I am thinking of starting a series on American-style belly dance and dancers which, as much as I love Egyptian-style dance, is also a huge source of inspiration for me.  So stay tuned for that and today we'll enjoy the most classic Egyptian style with Golden Era legend Samia Gamal.  I chose this clip because of the song, it's a classic Egyptian song that was popular with early American dancers because it is on a George Abdo album under the title Raks el Gezlan on the album the The Art of Belly Dancingwhich was one of the albums I grew up listening to!  More on all that in the weeks to come, for now let's enjoy the one and only Samia Gamal.

Samia Gamal- Golden Era Bellydancer from Legends of Bellydance DVD

There is another lovely clip of Samia dancing a drum solo here - this is a must see clip for learning about Egyptian style drum solos.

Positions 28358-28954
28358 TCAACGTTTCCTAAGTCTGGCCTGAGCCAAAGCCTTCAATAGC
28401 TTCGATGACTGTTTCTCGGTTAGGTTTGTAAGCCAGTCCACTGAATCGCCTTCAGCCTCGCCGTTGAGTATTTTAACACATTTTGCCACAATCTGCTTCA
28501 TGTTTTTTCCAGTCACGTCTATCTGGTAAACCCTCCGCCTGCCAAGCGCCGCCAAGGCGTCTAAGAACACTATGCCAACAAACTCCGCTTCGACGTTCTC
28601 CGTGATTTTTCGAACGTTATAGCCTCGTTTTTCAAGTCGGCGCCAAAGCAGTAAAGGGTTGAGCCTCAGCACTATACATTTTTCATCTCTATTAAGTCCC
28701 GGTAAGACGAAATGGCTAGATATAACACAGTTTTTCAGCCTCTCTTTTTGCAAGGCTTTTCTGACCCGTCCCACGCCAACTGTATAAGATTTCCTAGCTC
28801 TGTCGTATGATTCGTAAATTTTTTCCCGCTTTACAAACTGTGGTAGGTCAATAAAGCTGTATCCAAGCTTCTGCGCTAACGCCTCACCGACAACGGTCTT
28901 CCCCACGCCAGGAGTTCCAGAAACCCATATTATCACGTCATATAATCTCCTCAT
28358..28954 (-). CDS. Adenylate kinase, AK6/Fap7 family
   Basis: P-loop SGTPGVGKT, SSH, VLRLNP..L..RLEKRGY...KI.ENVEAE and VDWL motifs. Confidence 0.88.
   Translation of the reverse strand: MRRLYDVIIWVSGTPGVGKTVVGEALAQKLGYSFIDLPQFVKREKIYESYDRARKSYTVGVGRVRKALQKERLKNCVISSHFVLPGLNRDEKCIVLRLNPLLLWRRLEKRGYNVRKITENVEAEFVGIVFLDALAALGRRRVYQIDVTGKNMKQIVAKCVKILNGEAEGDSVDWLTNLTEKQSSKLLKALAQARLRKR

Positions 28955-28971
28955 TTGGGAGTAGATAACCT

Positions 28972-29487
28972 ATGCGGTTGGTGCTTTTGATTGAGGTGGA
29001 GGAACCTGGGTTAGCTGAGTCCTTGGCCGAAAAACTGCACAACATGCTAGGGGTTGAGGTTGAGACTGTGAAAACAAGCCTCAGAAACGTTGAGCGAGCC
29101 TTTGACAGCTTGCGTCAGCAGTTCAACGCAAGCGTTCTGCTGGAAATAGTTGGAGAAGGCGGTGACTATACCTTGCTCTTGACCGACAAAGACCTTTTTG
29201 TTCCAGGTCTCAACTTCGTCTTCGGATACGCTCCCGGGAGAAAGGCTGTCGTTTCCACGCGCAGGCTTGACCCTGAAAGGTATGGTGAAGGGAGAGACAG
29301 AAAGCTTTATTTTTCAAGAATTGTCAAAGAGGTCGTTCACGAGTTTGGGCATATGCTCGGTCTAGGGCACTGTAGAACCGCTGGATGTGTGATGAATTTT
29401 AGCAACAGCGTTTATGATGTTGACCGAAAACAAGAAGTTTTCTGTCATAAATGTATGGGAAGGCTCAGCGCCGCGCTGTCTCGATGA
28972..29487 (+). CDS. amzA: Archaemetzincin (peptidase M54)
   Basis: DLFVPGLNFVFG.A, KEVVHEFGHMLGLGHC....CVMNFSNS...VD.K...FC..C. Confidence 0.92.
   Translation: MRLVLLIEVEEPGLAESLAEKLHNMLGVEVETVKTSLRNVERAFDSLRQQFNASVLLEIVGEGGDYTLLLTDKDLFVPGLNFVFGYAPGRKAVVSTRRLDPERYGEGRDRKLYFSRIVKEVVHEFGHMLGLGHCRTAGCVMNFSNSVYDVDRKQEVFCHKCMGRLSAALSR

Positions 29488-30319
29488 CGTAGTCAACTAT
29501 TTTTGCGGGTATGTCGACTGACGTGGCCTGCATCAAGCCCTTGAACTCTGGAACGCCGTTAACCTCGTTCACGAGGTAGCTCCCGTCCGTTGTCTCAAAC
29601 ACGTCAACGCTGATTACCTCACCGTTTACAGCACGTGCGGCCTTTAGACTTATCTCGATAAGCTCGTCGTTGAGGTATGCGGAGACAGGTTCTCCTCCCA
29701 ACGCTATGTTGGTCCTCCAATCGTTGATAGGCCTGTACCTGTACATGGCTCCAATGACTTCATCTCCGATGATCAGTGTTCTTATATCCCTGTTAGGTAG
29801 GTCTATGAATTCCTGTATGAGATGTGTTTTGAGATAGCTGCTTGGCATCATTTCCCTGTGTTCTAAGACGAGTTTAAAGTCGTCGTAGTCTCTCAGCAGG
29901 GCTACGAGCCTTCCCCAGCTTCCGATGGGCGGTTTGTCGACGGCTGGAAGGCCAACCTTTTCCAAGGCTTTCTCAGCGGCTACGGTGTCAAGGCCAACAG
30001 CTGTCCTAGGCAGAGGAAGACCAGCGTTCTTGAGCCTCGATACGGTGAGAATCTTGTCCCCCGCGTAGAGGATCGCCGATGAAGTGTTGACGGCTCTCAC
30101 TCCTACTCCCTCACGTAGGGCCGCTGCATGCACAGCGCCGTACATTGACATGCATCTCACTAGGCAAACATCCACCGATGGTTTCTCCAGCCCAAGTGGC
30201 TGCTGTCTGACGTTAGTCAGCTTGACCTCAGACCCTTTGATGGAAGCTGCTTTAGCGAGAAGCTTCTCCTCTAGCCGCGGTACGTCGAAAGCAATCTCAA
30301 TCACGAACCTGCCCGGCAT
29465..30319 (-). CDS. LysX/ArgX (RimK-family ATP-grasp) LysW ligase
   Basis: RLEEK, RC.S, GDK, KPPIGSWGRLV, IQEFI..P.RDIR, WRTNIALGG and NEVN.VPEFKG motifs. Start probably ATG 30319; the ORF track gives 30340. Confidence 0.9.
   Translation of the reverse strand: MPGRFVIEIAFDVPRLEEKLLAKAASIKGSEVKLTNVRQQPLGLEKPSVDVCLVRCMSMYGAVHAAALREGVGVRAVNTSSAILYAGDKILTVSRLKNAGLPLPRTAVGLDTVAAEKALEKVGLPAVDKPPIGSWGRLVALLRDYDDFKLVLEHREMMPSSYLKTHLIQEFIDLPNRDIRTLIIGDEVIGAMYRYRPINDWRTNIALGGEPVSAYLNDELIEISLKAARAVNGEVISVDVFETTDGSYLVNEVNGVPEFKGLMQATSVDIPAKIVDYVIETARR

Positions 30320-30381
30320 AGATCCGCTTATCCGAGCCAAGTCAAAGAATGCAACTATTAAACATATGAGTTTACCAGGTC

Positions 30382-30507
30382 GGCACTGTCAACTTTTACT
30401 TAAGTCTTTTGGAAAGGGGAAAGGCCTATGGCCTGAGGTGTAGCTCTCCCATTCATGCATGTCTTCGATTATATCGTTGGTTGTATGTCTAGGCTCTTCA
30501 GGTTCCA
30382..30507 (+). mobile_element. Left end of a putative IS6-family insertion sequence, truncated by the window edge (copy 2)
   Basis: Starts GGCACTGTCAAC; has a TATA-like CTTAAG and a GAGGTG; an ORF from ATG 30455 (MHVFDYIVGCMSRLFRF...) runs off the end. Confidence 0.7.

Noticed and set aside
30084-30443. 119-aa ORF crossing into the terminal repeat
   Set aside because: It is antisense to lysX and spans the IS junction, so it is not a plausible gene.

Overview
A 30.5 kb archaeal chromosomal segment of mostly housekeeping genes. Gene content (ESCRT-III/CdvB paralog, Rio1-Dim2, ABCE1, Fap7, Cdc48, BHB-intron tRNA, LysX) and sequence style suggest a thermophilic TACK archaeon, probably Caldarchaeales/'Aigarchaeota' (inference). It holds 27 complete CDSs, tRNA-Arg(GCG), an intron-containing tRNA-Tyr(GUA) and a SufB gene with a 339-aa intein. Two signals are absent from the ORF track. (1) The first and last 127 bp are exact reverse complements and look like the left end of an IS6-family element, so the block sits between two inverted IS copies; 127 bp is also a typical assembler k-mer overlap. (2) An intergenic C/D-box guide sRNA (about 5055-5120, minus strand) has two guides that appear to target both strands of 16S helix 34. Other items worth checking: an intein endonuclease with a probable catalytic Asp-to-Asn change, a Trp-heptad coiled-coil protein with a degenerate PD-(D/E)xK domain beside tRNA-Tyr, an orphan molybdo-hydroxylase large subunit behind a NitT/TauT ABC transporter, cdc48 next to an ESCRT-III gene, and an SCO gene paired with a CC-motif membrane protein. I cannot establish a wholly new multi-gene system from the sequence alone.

And just a few notes- I will be teaching this summer at SSF Parks and Rec for a 6 week session, I will get my Classes page updated this week with all the info.  Contact me if you have any questions!

And I will be performing at Al Masri on May 20th with Nazir Latouf and Band, at Tannourine on Friday June 1st with Khalil Abboud and Band and at Carnival of Stars Saturday, July 21st.  I will try to get my Shows page updated this week as well with all the details.

Happy Dancing!



Aziza of Cairo

Today I want to share a beautiful clip from one of Cairo's popular current belly dancers.  This is the Egyptian Aziza, not to be confused with the American belly dancer of the same name.

Egyptian Belly Dancer Aziza of Cairo

Egyptian Belly Dancer Aziza of Cairo

This is a longer clip in which she dances to a shaabi/mahagranat sounding song, followed by a more traditional (though modern) baladi song.  At about 11 minutes in she starts a drum solo and this is really worth watching to see how she dances it, picking and choosing what she dances to, playful yet riveting to watch.